A week after North Korea signaled the world that it planned to attempt a second rocket launch this year, the country has signaled it may delay that launch.
The news came in a statement from the Korean Committee of Space Technology that was carried on Sunday by the state-run Korea Central News Agency,
As announced, we are making preparations for the launch of the second version of Kwangmyongsong-3, a scientific and technological satellite, at the final stage.
Our scientists and technicians, however, are now seriously examining the issue of readjusting the launching time of the satellite for some reasons. — KCNA, December 9, 2012.
While no More >
A joint NorthKoreaTech/38 North exclusive, with analysis by Nick Hansen.
North Korean preparations for a new rocket launch later this month appear to be proceeding more slowly than previously reported in the press according to analysis of commercial satellite imagery from December 4 and past DPRK test practices. Moreover, since this is Pyongyang’s first attempt to launch a long-range rocket in winter, weather may be a new factor that has already slowed the launch preparations.
Contrary to press reports that the three-stage Unha rocket had already been erected at the launch pad by December 5, the North may have had insufficient More >
It’s sadly not possible to get a live look at North Korea’s Sohae launch facility, but we do have the next best thing: a satellite image from earlier today.
The image was taken by a GeoEye satellite at 11:34am local time (0234 GMT) and shows dustings of snow across much of the launch facility. (As usual, click for a larger version of the image.)
Satellite images had previously shown increased activity at the site and suggested a launch was being planned, but it wasn’t until Saturday that North Korea made it official: the county will attempt to launch a Kwangmyongsong 3 satellite More >
We’ve got more details on North Korea’s plans to launch a rocket later in December, including the daily launch window and where parts of the rocket might drop to sea. [Updated: See below]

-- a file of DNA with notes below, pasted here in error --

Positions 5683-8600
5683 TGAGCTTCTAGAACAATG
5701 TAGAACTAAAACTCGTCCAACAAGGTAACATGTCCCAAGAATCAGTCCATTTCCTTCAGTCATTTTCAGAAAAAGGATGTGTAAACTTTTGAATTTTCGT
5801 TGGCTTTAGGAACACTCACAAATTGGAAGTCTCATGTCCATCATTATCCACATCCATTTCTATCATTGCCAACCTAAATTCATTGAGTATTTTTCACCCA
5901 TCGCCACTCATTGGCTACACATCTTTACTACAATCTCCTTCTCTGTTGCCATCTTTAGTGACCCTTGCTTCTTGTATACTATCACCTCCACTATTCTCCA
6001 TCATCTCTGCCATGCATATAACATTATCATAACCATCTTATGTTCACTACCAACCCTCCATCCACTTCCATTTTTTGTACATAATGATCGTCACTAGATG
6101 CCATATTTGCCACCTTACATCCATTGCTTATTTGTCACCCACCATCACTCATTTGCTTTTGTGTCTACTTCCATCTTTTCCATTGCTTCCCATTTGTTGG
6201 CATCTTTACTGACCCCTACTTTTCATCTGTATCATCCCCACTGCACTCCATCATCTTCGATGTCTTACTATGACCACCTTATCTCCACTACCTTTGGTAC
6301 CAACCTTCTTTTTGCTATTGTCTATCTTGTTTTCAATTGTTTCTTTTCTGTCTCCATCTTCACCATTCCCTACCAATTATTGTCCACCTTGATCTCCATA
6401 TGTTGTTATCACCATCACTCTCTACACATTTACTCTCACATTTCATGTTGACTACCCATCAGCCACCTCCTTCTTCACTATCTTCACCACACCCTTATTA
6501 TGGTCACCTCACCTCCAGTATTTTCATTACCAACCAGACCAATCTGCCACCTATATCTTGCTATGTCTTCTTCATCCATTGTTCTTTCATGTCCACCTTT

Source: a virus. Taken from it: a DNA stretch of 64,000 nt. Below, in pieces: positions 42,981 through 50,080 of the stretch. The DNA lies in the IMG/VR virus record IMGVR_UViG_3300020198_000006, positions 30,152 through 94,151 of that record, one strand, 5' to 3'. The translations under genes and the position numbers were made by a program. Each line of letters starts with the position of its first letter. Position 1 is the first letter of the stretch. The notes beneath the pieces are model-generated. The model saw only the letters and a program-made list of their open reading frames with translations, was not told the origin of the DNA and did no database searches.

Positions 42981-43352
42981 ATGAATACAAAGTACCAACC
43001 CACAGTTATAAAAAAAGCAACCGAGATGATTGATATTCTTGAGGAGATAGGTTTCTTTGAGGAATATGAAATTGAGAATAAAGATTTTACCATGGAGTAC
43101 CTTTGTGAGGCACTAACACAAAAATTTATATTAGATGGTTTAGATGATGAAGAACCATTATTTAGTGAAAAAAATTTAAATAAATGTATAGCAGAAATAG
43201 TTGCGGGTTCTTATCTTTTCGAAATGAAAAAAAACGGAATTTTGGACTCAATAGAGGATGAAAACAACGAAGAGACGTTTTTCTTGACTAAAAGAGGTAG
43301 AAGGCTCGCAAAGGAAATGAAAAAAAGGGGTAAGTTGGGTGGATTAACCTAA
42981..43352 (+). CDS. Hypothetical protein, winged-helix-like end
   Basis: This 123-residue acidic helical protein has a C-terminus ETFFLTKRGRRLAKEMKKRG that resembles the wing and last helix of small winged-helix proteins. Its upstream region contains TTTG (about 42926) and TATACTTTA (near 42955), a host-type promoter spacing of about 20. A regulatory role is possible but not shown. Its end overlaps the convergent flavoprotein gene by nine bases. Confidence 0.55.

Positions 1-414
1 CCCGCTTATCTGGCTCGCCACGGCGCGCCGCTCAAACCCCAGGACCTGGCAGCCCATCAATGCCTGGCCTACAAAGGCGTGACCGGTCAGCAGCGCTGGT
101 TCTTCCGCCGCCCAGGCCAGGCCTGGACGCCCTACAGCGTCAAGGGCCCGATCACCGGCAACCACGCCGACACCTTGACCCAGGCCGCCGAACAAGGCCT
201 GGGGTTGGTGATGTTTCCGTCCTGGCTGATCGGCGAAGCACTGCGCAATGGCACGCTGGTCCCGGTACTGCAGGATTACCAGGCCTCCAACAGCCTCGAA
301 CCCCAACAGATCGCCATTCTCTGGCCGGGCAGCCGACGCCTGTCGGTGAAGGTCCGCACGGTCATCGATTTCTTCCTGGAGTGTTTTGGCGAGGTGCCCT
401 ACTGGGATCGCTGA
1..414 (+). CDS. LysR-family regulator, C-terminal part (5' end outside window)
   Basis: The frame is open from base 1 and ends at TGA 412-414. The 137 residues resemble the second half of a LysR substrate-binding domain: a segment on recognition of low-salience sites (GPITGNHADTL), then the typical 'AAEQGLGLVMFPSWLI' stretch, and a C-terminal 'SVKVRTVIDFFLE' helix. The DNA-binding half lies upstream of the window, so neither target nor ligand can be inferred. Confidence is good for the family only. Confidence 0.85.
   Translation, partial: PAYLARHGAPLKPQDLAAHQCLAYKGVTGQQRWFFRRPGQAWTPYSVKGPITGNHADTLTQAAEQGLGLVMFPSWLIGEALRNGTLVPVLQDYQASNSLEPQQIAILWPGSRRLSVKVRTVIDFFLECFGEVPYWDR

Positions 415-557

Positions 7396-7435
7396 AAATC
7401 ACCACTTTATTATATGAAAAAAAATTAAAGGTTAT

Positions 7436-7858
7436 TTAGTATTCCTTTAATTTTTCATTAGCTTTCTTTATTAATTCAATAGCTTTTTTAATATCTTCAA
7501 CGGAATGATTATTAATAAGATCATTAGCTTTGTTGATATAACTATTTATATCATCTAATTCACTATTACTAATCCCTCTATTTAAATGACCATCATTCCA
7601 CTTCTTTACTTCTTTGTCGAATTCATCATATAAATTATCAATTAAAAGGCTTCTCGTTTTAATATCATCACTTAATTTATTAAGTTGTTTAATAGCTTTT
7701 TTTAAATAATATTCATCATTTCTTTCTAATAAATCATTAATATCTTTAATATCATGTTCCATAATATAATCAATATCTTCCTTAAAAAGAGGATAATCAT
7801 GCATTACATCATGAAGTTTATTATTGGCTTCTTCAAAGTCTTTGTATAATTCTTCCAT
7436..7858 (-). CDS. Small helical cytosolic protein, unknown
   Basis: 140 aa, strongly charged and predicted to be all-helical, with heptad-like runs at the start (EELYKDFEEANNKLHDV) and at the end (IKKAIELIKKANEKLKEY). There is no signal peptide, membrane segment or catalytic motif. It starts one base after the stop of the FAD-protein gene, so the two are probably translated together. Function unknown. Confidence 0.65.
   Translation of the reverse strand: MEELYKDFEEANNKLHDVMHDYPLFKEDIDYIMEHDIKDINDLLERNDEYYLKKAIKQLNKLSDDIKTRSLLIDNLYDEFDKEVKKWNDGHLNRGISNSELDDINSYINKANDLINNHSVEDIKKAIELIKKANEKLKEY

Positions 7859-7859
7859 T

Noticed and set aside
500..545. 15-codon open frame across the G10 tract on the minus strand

The notification, a copy of which was obtained by NorthKoreaTech.org, says the rocket will launch sometime between 7am and noon local time (2200 to 0300 GMT) during the possible launch period, which is from December 10th to 22nd.
North Korea’s previous rocket launch, More >
North Korea’s state news agency said Saturday that the country plans to launch a satellite later in the month.
The launch will be the second the country has attempted this year. The last, in April, ended in failure when the rocket failed to make it to orbit.
Confirmation comes after several days of speculation the country was preparing for a launch at the Sohae-ri Satellite Launch Facility in the country’s north. Satellite images of the launch facility had showed increased activity consistent with a launch.
North Korea launched a new radio broadcast targeted at South Korea on Saturday morning. The two-hour long “Echo of Unification” broadcast is expected to be broadcast three times a day and will go out over some transmitters that usually carry state radio programs.
Details of the broadcast were first made public on the Uriminzokkiri website, a China-based site with official ties to North Korea.
As can be seen from the graphic (below), the program broadcasts in the morning from 7am to 9am, in the afternoon from 1pm to 3pm, and in the evening from 9pm to 11pm.
The frequencies in use are shortwave More >
Both of the major private satellite imagery providers, GeoEye and DigitalGlobe, have captured images of the North Korean satellite launch facility in the last month and both images show changes from earlier this year.
Earlier this year, satellite images from the companies were one of the first indications that North Korea was preparing for a rocket launch and now that talk has restarted. It’s in part due to DigitalGlobe’s own analysis of its latest image and an article on 38 North that looks at an image from September.
So, what do the images show is happening at Sohae, also known as Tongchang-ri launch More >
Park Jung-geun, a Seoul-based photographer and free-speech activist, has received a 10-month suspended prison sentence for retweeting North Korean tweets.
The case, one of several that has drawn international attention to South Korean Internet censorship, has been going on for the better part of a year and was being closely watched for its interpretation of how South Korea’s National Security Act extends to Twitter.
The law targets those who “praise, encourage, disseminate or cooperate” with anti-social groups, in this case the North Korean government. Access to many North Korean websites and other Internet resources are blocked to South Korean Internet connections under the law.
Blocking Twitter More >
The newspaper, which quoted an anonymous South Korean military official, said a powerful signal sent from a location near Pyongyang caused interference to military communications on the Koreasat 5 satellite in March this year.
However, as usual with such leaks from the Korean government to the local media, what actually happened remains far from clear.
Koreasat 5 was launched in 2006 and carries a mixed commercial and military payload.
South Korea, like many countries, is coming towards the end of a transition from analog to digital broadcasting and ending analog transmissions region by region.
The process began in August but didn’t affect North Korean viewers until October 25, when analog TV was switched off in Gangwon province. The second stage that will affect North Korea is the final step in the process, when analog TV in the Seoul metropolitan area and Gyonggi province will end on December More >